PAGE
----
The CM's view is seconded by Khagen Sharma, IGP of Assam police's intelligence wing. Says he, "In Bangladesh, the ULFA is in the care of the Pakistani isi. In Myanmar, across Arunachal Pradesh, the ULFA is being provided logistical support by the Khaplang faction of the National Socialist Council of Nagaland (NSCN-K)." Yangon does not, but Dhaka has been consistently denying charges of its territory being used by rebels from northeast India. This despite New Delhi furnishing detailed lists of rebel camps inside Bangladesh to authorities there at regular intervals. The last such list of 195—handed over to visiting Bangladesh Rifles chief Maj Gen Jehangir Alam Choudhuri by his BSF counterpart Ajai Raj Sharma in New Delhi last month—in fact invited a derisive rejection from Dhaka. On checking the provided coordinates, they said one training camp on the list would have to be within a BDR cantonment and another at sea!

Union home minister Shivraj Patil, who was forced to visit the region due to the scale of the violence, said he "would not like to jump to conclusions" when asked if the rebels were planning their strikes from bases in Bangladesh and Myanmar, which intelligence circles say are their latest staging areas. Gogoi and authorities elsewhere in the region have received a shot in their arm with top world leaders condemning the terror raids targeting innocent civilians. This perhaps is the only occasion when UN secretary-general Kofi Annan, British foreign minister Jack Straw and the US have publicly focused on India's turbulent Northeast to condemn insurgent violence.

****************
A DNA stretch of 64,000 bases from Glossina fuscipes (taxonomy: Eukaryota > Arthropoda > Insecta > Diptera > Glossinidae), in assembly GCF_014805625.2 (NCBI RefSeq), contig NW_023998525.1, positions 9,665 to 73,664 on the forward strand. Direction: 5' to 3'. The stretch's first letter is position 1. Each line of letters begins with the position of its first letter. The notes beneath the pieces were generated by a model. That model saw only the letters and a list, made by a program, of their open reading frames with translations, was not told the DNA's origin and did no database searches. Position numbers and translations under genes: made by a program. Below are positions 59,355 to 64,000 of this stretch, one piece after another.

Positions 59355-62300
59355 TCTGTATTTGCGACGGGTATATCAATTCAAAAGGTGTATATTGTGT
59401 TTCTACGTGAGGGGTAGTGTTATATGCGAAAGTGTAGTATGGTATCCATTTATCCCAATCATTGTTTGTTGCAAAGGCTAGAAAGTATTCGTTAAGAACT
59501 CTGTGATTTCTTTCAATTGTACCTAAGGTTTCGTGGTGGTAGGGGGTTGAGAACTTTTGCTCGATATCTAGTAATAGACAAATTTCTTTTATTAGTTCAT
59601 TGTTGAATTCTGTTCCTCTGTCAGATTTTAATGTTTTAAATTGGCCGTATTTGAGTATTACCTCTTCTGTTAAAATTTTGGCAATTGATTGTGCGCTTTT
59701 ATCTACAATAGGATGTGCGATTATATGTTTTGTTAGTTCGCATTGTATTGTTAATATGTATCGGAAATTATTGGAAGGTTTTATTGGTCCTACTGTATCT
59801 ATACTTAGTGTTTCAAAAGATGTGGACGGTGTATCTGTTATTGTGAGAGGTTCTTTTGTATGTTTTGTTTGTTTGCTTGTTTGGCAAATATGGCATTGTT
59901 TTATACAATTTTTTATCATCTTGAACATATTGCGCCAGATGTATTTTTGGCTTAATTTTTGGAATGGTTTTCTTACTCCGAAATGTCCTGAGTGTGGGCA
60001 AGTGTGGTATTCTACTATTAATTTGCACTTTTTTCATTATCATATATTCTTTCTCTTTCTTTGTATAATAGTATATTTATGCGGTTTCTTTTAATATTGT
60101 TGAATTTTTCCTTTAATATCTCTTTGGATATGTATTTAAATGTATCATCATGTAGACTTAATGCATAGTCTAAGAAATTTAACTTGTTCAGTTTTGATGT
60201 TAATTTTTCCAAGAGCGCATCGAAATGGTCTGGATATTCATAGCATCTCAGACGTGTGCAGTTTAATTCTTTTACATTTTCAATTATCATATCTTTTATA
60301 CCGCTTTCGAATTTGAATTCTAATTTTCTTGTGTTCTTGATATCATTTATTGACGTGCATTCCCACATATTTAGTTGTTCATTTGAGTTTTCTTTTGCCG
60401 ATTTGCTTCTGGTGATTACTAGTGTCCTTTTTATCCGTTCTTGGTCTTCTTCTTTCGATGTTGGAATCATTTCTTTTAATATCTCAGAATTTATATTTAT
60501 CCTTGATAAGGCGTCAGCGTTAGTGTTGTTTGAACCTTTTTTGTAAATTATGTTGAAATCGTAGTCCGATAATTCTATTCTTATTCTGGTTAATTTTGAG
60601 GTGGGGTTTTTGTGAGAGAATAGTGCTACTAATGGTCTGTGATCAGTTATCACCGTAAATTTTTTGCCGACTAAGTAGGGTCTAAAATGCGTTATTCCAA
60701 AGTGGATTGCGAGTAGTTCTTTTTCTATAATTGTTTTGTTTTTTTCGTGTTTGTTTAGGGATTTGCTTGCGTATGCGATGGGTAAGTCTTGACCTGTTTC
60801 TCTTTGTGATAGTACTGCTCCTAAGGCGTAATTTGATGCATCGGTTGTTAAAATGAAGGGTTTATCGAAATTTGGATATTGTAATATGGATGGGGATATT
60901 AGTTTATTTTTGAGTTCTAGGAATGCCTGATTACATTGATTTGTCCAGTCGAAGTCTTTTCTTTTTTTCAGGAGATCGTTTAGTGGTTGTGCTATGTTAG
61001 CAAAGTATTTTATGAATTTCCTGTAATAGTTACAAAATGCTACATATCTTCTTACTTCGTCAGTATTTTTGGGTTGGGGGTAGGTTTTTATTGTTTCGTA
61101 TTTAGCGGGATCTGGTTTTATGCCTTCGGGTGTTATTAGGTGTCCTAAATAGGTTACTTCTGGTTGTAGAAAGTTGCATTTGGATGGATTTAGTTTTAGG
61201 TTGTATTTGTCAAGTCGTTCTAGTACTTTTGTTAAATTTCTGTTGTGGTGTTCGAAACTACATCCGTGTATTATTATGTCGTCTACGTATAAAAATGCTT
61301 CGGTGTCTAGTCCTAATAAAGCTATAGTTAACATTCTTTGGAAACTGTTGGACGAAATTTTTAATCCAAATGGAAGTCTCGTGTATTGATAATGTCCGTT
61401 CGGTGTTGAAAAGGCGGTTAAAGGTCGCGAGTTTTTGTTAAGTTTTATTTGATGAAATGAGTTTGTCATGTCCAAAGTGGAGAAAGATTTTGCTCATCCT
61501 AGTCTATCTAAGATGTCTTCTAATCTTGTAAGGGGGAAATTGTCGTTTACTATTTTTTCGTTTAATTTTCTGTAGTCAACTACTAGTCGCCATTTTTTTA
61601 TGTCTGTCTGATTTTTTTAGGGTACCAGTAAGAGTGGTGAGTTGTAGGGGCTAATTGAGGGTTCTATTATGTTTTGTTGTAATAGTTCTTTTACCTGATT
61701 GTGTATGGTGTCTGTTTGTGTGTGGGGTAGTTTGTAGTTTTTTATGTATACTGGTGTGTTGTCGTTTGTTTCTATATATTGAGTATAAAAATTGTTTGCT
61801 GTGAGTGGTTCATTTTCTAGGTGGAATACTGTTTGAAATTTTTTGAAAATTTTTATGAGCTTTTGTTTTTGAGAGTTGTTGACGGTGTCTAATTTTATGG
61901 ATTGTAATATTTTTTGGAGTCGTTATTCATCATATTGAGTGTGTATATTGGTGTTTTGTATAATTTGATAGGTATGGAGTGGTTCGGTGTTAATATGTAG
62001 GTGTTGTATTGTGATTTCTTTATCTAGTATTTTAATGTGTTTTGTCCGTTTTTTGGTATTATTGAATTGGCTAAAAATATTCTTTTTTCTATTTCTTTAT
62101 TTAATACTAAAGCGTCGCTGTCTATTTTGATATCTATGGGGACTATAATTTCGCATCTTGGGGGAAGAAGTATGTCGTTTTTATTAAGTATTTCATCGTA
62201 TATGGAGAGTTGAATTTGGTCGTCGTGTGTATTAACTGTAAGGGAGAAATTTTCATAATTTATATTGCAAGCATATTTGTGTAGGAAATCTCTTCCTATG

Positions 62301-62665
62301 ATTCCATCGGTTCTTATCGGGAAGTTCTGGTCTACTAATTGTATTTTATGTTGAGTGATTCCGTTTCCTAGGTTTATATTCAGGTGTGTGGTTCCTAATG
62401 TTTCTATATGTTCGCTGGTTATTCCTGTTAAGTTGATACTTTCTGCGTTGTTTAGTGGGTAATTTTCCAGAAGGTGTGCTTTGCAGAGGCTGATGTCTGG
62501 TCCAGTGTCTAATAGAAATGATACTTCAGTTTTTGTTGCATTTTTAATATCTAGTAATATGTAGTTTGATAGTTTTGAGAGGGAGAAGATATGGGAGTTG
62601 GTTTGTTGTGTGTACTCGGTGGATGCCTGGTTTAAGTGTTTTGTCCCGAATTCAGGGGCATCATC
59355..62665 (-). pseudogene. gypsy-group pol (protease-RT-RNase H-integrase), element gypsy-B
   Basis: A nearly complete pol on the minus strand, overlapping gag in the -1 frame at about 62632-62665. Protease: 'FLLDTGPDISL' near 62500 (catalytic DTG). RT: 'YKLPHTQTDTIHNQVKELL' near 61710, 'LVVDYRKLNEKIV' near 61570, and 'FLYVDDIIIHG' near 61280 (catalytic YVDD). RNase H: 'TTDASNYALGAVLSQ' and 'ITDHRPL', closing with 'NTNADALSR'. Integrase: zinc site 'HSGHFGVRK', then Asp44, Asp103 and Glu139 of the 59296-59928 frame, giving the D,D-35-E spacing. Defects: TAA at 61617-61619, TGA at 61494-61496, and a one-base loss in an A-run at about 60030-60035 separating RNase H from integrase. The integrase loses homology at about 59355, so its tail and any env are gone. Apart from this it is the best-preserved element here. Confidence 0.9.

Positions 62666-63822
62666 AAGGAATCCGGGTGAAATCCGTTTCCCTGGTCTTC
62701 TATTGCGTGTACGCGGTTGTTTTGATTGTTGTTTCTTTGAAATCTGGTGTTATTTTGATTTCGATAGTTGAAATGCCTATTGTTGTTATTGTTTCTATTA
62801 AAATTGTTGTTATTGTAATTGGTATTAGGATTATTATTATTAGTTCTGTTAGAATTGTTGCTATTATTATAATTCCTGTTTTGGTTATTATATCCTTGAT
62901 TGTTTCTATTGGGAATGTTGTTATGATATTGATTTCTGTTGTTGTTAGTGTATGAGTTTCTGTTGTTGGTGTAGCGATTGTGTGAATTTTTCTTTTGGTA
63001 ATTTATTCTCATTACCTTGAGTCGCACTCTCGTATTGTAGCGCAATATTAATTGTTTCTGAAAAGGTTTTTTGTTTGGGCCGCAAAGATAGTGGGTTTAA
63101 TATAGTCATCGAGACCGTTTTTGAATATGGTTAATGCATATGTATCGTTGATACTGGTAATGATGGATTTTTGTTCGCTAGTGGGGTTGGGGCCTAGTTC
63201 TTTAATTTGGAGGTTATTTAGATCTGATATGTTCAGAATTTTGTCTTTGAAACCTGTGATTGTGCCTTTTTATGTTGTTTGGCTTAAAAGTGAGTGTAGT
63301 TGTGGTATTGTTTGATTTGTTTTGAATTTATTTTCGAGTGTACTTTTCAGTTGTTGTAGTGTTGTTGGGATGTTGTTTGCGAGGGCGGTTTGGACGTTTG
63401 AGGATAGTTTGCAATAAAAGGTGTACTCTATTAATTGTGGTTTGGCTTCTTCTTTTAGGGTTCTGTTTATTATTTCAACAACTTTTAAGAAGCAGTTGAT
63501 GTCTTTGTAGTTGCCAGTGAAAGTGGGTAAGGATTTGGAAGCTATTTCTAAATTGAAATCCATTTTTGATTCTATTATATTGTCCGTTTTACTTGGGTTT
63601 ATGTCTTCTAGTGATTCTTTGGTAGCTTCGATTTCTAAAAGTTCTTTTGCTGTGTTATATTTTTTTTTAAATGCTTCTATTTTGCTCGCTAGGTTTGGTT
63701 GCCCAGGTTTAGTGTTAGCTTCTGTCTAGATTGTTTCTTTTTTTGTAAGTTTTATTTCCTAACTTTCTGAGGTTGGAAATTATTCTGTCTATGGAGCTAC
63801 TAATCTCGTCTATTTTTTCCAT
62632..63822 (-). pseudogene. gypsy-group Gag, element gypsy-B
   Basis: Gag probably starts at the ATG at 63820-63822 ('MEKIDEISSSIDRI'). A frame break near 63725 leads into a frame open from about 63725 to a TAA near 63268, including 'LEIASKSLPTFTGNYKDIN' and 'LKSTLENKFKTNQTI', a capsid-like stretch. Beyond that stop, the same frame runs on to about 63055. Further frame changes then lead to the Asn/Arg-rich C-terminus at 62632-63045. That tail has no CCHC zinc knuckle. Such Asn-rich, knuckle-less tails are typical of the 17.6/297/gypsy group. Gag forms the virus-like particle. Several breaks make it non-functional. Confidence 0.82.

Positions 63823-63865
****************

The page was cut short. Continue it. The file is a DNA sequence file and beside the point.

The US obviously has to do a tightrope walk in commenting on the situation in Kashmir, considering its equations with Pakistan. On the Northeast, however, it was very open in offering help to Tarun Gogoi—of course, keeping home minister Patil informed. "The US has considerable expertise in investigative techniques, including such areas as forensic analysis of explosive residues. Should you find it helpful, the FBI would be pleased to provide technical support for your investigation," ambassador David C.Mulford said in a letter to Gogoi. The CM has since sought New Delhi's nod to bring in US experts to assist in investigating the explosive attacks. That the Opposition Asom Gana Parishad (AGP) and the BJP, besides the Left parties, have been quick to rise in protest, saying the US has no business interfering in India's internal affairs, is another story.